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Watch the Trailer for 'Lionheart'—Nollywood Vet Genevieve Nnaji's Directorial Debut

This film comically shines a light on sexism in the workplace and tackles the saying, "family and business don't mix."

The trailer for accomplished Nollywood actor Genevieve Nnaji is here.

Lionheart, which is due to make it's world premiere at the upcoming Toronto International Film Festival, puts a spin on the saying, "family and business don't mix."


Here's the synopsis:

Running a company can be challenging, especially if you are a female in a male-dominated industry. Looking to prove her worth, Adaeze steps up to the challenge when her father, Chief Ernest Obiagu is forced to take a step back due to health issues. Ironically, he appoints his crude and eccentric brother, Godswill, instead to run the company with his young daughter. Complications arise when they discover that the family business is in dire financial straits and both Adaeze and Godswill try to save the company in their own way to crazy and often hilarious results.

Nnaji comically tackles sexism that permeates the workplace in the film and highlights the challenge the balance between honoring one's family while drumming up the courage to strike out on one's own.

Watch the trailer below.

Lionheart has a star-studded cast including Nnaji, Nkem Owoh, Pete Edochie and Onyeka Onwenu. Nnaji is also the executive producer along with Chinny Onwugbenu. Onwugbenu is also the producer. Paris-based MPM Premium has picked up the film to handle international sales.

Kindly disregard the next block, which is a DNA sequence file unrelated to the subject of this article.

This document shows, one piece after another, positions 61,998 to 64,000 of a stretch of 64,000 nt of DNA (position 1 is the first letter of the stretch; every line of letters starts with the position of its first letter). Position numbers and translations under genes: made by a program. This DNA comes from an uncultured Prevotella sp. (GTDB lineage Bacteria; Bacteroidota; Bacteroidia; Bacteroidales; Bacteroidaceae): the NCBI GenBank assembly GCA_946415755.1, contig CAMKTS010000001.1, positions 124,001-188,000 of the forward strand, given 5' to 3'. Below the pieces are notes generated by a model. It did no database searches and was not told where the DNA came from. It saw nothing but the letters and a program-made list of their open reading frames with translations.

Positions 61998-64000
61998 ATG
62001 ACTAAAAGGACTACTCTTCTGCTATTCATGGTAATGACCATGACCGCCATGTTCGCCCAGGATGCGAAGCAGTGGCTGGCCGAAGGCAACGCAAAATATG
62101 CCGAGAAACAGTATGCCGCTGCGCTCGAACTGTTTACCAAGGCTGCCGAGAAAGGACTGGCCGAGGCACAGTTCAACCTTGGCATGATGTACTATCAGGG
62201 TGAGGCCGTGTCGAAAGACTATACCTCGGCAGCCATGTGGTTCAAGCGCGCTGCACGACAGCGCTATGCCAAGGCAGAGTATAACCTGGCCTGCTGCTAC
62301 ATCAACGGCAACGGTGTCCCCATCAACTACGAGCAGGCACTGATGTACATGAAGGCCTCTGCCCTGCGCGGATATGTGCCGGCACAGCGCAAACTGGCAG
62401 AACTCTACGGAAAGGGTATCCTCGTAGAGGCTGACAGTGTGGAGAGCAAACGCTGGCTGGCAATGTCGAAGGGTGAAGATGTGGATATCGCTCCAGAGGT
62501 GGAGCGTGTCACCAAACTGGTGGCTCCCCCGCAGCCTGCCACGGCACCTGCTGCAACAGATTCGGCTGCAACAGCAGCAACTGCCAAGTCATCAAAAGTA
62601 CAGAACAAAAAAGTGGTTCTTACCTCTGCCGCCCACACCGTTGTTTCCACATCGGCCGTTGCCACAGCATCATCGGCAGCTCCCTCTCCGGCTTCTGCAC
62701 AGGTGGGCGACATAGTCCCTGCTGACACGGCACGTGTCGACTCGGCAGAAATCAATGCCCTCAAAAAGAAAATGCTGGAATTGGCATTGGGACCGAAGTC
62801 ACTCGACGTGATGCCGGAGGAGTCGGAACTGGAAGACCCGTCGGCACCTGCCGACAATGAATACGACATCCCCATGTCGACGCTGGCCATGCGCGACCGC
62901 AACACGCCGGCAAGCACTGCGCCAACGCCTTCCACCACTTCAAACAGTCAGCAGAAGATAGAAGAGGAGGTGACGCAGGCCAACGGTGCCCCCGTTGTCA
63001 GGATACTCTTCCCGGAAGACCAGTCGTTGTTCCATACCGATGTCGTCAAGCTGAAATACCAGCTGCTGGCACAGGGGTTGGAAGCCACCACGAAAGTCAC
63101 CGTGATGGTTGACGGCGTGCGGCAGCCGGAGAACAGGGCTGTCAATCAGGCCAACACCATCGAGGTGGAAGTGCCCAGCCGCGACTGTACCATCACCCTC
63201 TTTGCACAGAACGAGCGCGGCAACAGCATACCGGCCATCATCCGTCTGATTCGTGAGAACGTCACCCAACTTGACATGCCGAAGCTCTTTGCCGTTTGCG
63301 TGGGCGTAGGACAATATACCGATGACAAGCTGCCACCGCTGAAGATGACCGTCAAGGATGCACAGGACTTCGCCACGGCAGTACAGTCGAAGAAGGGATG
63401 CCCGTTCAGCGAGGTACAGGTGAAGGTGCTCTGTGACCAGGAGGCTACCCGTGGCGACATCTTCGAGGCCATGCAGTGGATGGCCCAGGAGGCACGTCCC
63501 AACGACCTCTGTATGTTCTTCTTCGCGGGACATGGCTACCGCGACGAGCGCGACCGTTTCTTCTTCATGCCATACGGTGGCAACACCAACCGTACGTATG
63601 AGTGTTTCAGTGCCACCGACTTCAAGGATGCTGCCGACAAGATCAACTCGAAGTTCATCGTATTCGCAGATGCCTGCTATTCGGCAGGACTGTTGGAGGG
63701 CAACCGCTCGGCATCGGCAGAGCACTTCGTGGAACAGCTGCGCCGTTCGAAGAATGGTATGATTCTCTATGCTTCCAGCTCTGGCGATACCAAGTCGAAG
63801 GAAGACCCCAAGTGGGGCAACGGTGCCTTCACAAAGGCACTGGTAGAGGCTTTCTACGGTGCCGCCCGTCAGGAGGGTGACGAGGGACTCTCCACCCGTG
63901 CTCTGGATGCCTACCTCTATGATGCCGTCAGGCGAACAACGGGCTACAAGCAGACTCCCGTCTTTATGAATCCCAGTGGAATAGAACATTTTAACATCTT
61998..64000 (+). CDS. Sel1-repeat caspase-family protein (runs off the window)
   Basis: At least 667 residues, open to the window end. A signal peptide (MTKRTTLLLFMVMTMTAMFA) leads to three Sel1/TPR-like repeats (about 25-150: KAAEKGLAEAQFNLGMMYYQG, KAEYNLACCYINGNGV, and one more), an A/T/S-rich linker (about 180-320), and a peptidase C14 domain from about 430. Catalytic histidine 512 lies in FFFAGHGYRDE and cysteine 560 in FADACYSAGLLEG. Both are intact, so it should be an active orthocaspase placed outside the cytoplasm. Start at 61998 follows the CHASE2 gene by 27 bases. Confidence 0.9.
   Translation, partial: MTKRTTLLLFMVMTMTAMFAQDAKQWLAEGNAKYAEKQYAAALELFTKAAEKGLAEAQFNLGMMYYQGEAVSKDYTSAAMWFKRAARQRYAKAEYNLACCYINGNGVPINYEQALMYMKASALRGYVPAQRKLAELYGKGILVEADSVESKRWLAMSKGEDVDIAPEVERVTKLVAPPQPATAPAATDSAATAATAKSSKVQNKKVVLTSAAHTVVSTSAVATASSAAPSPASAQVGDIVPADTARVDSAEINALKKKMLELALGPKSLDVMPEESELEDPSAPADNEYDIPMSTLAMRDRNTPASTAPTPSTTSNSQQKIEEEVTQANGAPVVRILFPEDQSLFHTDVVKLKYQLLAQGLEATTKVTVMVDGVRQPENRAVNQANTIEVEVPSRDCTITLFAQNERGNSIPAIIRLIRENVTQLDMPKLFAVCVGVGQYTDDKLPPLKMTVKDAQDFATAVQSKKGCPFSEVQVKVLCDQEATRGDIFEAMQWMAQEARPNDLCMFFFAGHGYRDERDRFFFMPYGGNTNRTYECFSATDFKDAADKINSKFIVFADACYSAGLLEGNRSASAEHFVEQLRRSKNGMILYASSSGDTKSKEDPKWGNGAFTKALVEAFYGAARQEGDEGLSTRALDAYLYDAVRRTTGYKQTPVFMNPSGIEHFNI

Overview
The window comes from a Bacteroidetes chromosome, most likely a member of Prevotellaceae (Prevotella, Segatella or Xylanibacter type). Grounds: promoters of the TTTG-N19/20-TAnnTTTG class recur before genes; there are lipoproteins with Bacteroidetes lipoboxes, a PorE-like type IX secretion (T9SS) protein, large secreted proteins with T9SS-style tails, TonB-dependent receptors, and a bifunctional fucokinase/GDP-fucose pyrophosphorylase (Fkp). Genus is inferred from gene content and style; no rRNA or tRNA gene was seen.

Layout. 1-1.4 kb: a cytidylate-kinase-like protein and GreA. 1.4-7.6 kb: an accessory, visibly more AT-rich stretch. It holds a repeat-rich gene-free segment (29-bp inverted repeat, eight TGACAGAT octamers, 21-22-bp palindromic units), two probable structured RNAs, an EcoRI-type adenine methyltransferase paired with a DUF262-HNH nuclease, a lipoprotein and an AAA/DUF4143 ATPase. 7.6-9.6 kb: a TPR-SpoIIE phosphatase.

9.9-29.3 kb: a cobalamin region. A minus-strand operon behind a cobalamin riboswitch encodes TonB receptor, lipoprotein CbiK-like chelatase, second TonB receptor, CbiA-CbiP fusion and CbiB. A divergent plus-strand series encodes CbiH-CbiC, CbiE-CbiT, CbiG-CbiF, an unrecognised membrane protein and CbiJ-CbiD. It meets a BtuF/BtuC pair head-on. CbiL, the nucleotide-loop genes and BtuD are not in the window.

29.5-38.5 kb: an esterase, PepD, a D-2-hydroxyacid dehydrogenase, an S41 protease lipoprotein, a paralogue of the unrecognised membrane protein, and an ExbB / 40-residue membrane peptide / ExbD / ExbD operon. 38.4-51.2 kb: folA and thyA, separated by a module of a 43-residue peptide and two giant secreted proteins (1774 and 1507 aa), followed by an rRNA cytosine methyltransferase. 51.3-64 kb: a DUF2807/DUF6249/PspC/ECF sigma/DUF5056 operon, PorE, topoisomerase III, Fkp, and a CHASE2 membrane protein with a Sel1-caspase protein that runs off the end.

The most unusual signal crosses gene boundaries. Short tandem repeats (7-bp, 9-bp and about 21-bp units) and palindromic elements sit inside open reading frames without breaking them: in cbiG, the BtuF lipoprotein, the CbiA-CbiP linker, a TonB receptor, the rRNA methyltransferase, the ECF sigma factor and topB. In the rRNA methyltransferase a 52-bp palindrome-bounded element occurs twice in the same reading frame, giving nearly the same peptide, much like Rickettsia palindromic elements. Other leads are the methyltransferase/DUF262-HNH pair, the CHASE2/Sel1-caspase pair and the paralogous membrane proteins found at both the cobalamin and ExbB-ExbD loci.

Read More: 19 Films from Africa & the Diaspora To Check Out at TIFF 2018

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Image supplied by Candice Chirwa.

In Conversation with Candice Chirwa: 'Menstruation is More than Just Bleeding for Seven Days.'

South African activist Candice Chirwa, the 'Minister of Menstruation', speaks to us about what a period-positive world looks like, the challenges menstruators face even in 2020 and her important advocacy work with QRATE.

It's 2020, and naturally, tremendous advancements have been made across various spheres of society. From the prospect of self-driving cars and drones delivering medicines to rural areas to comparatively progressive politics and historic "firsts" for many disenfranchised groups, we've certainly come a long way. However, in the midst of all that progress, there is still one issue which continues to lag behind considerably and consistently, particularly in less developed countries: menstruation.

Candice Chirwa is a young Black woman on a mission to fiercely change the disempowering narratives and taboos that still shroud the issue of menstruation. The 24-year-old South African activist, who is endearingly known as the "Minister of Menstruation" on social media, wants young girls and women to not only accept but embrace their bodies fully in a society that insists on speaking in hushed tones about a perfectly normal biological process. Both Chirwa's research and advocacy work with the UN and her award-winning NGO, QRATE, has focused on dispelling common myths about menstruating, removing the shame and stigma around it and giving menstruators the knowledge and tools they need to navigate their world through impactful workshops.